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Hunt for Philae hangs in the balance

Rosetta mission would have to sacrifice other science to search for comet lander.

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ESA/Rosetta/MPS

The Philae lander arrived on comet 67P on 12 November, but scientists lost contact with it just days later.

Scientists at the European Space Agency (ESA) are debating whether to change part of the Rosetta mission in what would probably be the last attempt to find lost comet-lander Philae — but the shift would mean sacrificing long-planned science.

Since its batteries ran out just days after a bumpy landing on 12 November, Philae has been silent, and its exact location remains a mystery.

Now ESA is considering launching what would probably be a final attempt to find it, at least during the primary mission of Philae's parent craft, Rosetta. Project scientists are debating whether to send Rosetta, which is still orbiting the comet, to swoop down just 6 kilometres over the patch where the lander is thought to be, the closest the craft has ever been to the comet 67P/Churyumov–Gerasimenko.

But Rosetta only has limited fuel, and any attempt to look for Philae would mean scrapping another flyby, sacrificing a chance to image the comet in a shadow-free shot that should reveal unprecedented detail. Growing activity on the comet in the form of jets of gas and dust also makes it increasingly risky for Rosetta to approach the surface. After the coming flyby, planned for Valentine's Day next month, Rosetta will not come this close again until 2016, once the comet has swung around the Sun and headed back out to space.

“If we are going to change plans to target looking for the lander, that impacts some of the goals we had planned,” says Joel Parker, a research astronomer at the Southwest Research Institute in Boulder, Colorado, and a member of the Alice instrument team for Rosetta. The debate involves weighing up the science goals of both options, as well as the chances of finding Philae, he says.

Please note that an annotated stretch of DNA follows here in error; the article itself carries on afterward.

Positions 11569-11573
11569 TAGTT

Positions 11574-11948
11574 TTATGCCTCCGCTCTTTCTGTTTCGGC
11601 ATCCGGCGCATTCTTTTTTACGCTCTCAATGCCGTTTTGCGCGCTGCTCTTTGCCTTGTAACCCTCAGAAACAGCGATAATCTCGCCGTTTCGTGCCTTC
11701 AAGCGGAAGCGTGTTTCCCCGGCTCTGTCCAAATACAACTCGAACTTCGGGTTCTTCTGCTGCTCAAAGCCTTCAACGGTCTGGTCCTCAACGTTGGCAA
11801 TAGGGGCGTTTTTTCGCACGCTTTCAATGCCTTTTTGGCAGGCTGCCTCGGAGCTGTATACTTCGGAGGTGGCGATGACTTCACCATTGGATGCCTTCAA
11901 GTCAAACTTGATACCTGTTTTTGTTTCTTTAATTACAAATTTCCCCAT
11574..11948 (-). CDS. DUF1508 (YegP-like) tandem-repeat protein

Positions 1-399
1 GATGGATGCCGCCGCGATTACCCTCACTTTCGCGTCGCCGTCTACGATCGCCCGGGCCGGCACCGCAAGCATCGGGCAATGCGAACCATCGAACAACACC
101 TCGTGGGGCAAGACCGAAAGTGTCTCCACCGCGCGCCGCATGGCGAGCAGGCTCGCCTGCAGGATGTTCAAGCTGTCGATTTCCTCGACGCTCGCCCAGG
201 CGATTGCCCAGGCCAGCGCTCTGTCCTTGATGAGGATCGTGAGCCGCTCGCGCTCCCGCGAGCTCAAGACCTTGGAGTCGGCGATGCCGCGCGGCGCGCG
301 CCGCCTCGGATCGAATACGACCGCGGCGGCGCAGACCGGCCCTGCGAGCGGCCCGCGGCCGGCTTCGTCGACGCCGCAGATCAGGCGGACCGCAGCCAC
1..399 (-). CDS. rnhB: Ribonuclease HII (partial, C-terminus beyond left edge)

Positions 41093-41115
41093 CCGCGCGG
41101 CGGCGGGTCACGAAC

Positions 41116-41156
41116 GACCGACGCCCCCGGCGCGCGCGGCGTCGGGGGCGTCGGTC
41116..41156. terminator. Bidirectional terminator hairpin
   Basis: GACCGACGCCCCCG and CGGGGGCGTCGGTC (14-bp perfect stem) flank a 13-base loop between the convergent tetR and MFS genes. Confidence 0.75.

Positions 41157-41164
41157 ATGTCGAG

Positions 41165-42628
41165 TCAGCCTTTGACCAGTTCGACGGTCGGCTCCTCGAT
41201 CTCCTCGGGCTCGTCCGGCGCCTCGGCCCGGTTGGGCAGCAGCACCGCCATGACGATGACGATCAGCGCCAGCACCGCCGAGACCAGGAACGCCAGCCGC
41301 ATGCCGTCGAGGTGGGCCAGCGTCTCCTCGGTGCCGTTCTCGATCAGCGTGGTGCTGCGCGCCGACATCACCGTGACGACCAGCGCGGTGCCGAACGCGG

Surface search

A process of deduction has put Philae’s location somewhere within a 20-metre by 200-metre strip, but efforts to find the 1-metre-wide lander in high-resolution images taken by Rosetta from 20 km out have so far failed.

Finding the lander is not just a matter of closure. There are scientific benefits to pinpointing its location, says Wlodek Kofman, principal investigator on Rosetta's CONSERT (Comet Nucleus Sounding Experiment by Radiowave Transmission) experiment, designed to send radio waves between the parent craft and Philae to study the comet’s interior. Not knowing the lander's exact location makes it much harder to process the data they have already received and generate accurate results, he says.

Spotting the lander would also help to determine its exact position and angle, and to predict how likely Philae is to come back to life. The craft may wake up in the coming months as the comet nears the Sun and its solar panels begin to receive more light . “Planning for something like that is a lot of work. It would be good to know if it [will happen],” he says.

But the tradeoff means that the decision is not an easy one, says Holger Sierks, who is principal investigator on Rosetta’s Optical, Spectroscopic, and Infrared Remote Imaging System (OSIRIS) instrument. The original mission plan had Rosetta performing a 'zero-phase' flyby from 6 km above the surface, which puts the Sun behind the craft and rids the image of shadows, which would teach scientists a huge amount about the comet's surface. “That’s a tricky trade to be made,” he says.

Altering Rosetta’s trajectory, which is laid out on a precise schedule several months in advance, would be a big effort for the mission, adds Matt Taylor, ESA project scientist for Rosetta. Others note that there is no guarantee that the flyby will be able to find Philae, whose shady position and tilting angle make it hard to spot.

The final word rests with ESA. According to the agency's manager for the mission, Fred Jansen, a decision is likely to be reached by the end of the week.

Kofman says an informal vote among Rosetta scientists came down narrowly on the side of looking for Philae. However, technical obstacles with changing the plans may yet mean that ESA is unlikely to do so, he adds.

Although members of the lander team still have hope that a future flyby could be adapted to support a search for Philae, Rosetta flight director Andrea Accomazzo says there is unlikely to be another dedicated search until 2016. 

If ESA decides against a mission shift to hunt for Philae, the team could still get lucky: it may find clues as to Philae's whereabouts either in existing images or in new shots taken from flybys between 20 km and 50 km away in the coming months. Finding Philae in these kind of flybys is not impossible, "but it would be sheer luck", says Accomazzo. Although such images would not have greater resolution than existing shots, new angles could yet cast different shadows that help reveal the lander, adds Stephan Ulamec, Philae lander manager at the German Aerospace Center, near Cologne.

The main hope is that the lander will wake up. “I see us continuing with our plan and giving the lander a chance to tell us where it is on its own,” says Sierks.

Otherwise, attempts to pinpoint Philae's location may have to wait until 2016, once the comet has swung around the Sun and the original planned mission is completed, adds Accomazzo.

Journal name:
Nature
Volume:
517,
Pages:
536–537
Date published:
()
DOI:
doi:10.1038/nature.2015.16775
  • Additional reporting by Alexandra Witze.

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